Sting may be celebrating 25 years in music, but the one-time Police frontman hates to look back, he told AFP on the final stretch of a year-long tour that wraps up in Asia in December.
"I'm not a very nostalgic person. It's just not in my nature," the singer said in an email interview, before arriving in France this week for the latest leg in the Back to Bass tour, launched in 2011.
Once the tour is over -- the last programmed date is in Jakarta on December 15, final stop after half a dozen Asian gigs -- Sting intends to move on. "After this tour, I'm switching gears a bit and will continue work on the play I'm writing," said the singer, born Gordon Sumner, who just turned 61.
Based in his native city of Newcastle in northern England, and entitled The Last Ship, the musical work tells the story of shipyard workers who decide to build their own vessel. "We're in the very early stages, but I've found myself very inspired. I've written a lot of new songs for the project. It's completely uncharted territory for me and it's quite exciting."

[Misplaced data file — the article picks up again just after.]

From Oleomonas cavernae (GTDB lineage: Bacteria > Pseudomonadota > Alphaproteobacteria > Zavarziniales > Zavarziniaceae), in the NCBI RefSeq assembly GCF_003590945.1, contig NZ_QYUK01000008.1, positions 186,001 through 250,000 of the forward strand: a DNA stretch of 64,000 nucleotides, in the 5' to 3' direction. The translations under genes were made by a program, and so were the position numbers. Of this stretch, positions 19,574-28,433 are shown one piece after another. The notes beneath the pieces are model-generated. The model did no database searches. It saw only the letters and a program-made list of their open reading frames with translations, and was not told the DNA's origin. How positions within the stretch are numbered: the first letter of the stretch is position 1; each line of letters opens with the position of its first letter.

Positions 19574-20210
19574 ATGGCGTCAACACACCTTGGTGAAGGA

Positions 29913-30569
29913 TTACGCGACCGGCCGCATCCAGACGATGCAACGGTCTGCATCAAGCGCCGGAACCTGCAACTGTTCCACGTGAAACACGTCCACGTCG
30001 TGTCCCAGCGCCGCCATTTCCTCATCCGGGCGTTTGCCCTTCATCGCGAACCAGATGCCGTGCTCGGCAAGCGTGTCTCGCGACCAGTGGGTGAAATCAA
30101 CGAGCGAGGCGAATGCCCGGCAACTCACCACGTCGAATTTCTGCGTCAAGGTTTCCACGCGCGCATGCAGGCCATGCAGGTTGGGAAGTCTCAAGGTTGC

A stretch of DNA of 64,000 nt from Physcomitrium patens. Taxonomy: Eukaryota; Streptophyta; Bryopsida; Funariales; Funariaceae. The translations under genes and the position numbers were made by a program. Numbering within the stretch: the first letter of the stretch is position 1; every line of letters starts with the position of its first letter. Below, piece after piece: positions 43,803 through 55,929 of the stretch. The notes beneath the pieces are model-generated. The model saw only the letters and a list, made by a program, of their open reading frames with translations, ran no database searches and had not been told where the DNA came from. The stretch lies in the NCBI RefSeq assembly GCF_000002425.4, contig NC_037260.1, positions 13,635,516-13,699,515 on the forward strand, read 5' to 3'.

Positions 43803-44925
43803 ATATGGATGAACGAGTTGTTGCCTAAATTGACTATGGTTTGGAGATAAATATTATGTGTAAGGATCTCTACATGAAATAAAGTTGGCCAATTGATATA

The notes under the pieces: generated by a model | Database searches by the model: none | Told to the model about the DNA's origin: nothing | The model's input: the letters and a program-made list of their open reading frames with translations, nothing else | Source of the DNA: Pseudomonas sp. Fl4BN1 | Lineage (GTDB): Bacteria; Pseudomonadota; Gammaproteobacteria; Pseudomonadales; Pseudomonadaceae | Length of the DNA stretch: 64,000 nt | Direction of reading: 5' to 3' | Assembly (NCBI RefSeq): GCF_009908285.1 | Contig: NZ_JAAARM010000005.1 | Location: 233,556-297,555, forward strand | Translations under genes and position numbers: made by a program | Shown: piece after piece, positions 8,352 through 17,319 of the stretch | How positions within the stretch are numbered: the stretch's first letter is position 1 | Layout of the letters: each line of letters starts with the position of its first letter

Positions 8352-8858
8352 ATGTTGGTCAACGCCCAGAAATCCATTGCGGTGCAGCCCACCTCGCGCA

These last few years, Sting had shot away from The Police's 1980s repertoire, with the 2006 Songs of the Labyrinth featuring an Elizabethan lute, and the 2009 If On A Winter's Night inspired by the chilly mornings of his childhood.
"Throughout the process of compiling material for the (25 Years) box set, I was sort of forced to look back, when my instinct is always to move forward."
Even in Police classics like Englishman in New York, Message in a Bottle or Roxanne - "which I've probably sung thousands of times" -- Sting said there was "always something new to be found." "It is my job to sing these songs every night with the passion and same sense of discovery as when I wrote them."